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    Permit to hunt rare rhino auctioned for $350,000

    About 4,000 black rhinoceros, which are considered an endangered species, remain in the wild, officials say.
    2010 file/ap
    About 4,000 black rhinoceros, which are considered an endangered species, remain in the wild, officials say.

    DALLAS — A permit to hunt an endangered African black rhino sold for $350,000 at a Dallas auction that was held to raise money for conservation efforts but was criticized by wildlife advocates.

    Steve Wagner, a spokesman for the Dallas Safari Club, which sponsored the closed-door event Saturday night, confirmed the sale of the permit for a hunt in the African nation of Namibia. He declined to name the buyer.

    The Safari Club’s executive director, Ben Carter, has defended the auction, saying all money raised will go toward protecting the species. He also said the rhino that the winner will be allowed to hunt is old, male and nonbreeding — and that the animal was likely to be targeted for removal anyway because it was becoming aggressive and threatening other wildlife.


    But the auction drew howls from critics, including wildlife and animal rights groups, and the FBI said it was investigating death threats against members of the club.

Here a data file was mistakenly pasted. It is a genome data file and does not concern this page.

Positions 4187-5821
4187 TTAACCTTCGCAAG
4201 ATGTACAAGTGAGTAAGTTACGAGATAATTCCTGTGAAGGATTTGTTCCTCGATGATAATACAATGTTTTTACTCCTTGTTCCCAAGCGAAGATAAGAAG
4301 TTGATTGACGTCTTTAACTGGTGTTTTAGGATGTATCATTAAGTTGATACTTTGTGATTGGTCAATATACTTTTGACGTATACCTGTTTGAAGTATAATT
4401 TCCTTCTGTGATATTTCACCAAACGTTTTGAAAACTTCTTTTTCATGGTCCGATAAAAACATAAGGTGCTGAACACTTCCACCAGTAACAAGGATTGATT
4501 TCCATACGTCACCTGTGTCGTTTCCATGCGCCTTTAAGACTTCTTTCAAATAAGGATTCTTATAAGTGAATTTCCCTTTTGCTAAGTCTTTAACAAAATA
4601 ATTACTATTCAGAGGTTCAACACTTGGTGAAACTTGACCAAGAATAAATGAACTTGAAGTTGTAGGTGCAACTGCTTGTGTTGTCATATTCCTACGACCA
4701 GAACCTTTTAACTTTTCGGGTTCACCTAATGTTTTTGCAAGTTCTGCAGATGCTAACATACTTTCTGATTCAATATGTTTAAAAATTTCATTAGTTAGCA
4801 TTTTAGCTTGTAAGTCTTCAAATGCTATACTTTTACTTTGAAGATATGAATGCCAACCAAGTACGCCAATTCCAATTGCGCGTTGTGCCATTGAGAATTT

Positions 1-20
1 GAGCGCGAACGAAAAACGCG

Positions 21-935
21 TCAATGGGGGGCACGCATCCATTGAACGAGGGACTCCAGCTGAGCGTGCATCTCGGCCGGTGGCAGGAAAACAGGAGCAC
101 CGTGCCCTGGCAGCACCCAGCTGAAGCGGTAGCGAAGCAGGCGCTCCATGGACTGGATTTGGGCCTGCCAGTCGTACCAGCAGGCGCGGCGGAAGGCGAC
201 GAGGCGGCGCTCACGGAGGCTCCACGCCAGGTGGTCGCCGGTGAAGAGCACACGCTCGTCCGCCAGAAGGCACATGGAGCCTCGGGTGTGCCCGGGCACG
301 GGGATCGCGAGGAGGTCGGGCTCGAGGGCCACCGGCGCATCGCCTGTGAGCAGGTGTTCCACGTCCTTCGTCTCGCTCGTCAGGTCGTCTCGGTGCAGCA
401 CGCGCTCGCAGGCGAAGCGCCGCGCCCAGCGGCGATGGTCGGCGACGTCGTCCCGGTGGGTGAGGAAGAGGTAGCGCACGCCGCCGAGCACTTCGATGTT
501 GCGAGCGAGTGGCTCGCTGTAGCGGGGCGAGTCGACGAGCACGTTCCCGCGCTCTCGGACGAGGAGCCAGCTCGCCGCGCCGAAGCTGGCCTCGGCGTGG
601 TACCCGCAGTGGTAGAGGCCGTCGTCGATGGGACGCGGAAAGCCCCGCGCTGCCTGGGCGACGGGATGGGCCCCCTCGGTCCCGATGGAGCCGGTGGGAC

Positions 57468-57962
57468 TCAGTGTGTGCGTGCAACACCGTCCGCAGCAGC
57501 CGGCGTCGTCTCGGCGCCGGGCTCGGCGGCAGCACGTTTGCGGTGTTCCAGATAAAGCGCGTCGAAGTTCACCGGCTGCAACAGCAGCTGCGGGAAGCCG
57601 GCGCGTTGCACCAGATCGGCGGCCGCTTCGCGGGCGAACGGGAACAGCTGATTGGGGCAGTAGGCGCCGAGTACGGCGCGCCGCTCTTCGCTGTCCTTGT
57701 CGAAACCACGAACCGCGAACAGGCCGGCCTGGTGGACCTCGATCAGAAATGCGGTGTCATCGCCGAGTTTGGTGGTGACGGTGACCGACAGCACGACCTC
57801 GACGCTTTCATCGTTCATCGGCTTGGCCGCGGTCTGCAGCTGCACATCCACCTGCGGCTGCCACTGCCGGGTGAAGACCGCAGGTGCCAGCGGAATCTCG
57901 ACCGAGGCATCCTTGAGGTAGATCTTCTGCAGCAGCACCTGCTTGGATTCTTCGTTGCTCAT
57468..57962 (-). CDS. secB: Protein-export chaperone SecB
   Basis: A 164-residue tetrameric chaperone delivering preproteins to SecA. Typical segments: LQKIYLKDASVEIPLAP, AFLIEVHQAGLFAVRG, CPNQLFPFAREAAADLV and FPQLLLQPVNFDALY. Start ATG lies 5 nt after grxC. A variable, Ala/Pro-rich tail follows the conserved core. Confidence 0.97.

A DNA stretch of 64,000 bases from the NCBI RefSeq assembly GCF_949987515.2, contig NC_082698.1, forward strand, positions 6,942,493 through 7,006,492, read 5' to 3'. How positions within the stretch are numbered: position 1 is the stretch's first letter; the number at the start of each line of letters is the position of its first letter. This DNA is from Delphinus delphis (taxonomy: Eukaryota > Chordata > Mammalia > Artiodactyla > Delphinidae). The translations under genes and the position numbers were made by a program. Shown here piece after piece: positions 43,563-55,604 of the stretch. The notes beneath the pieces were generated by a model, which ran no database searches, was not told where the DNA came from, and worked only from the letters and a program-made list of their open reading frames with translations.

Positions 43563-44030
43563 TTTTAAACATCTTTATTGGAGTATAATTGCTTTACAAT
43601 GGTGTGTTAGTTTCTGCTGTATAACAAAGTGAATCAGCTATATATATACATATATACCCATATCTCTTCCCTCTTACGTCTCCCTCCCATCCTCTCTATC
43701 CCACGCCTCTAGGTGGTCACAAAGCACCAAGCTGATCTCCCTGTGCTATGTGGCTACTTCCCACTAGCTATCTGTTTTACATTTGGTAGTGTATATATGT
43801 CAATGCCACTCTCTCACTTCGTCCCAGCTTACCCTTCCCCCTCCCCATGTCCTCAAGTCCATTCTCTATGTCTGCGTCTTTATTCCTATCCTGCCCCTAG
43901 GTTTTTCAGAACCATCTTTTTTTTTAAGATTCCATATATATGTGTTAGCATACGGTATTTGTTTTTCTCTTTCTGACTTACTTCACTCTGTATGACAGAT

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    Officials from the Humane Society and the International Fund for Animal Welfare have said that while culling can be appropriate in abundant animal populations, all black rhinos should be protected, given their endangered status.

    An estimated 4,000 black rhinos remain in the wild, down from 70,000 in the 1960s. Nearly 1,800 are in Namibia, according to the Safari Club.

    Critics have also said any hunting of a rhino sends a bad message to the public.

    ‘‘This auction is telling the world that an American will pay anything to kill their species,’’ Jeffrey Flocken, North American regional director of the Massachusetts-based IFAW, said this past week. ‘‘This is, in fact, making a spectacle of killing an endangered species.’’


    Namibia offers five rhino permits each year, and the one auctioned Saturday was the first to be made available for purchase outside of Namibia.

    Associated Press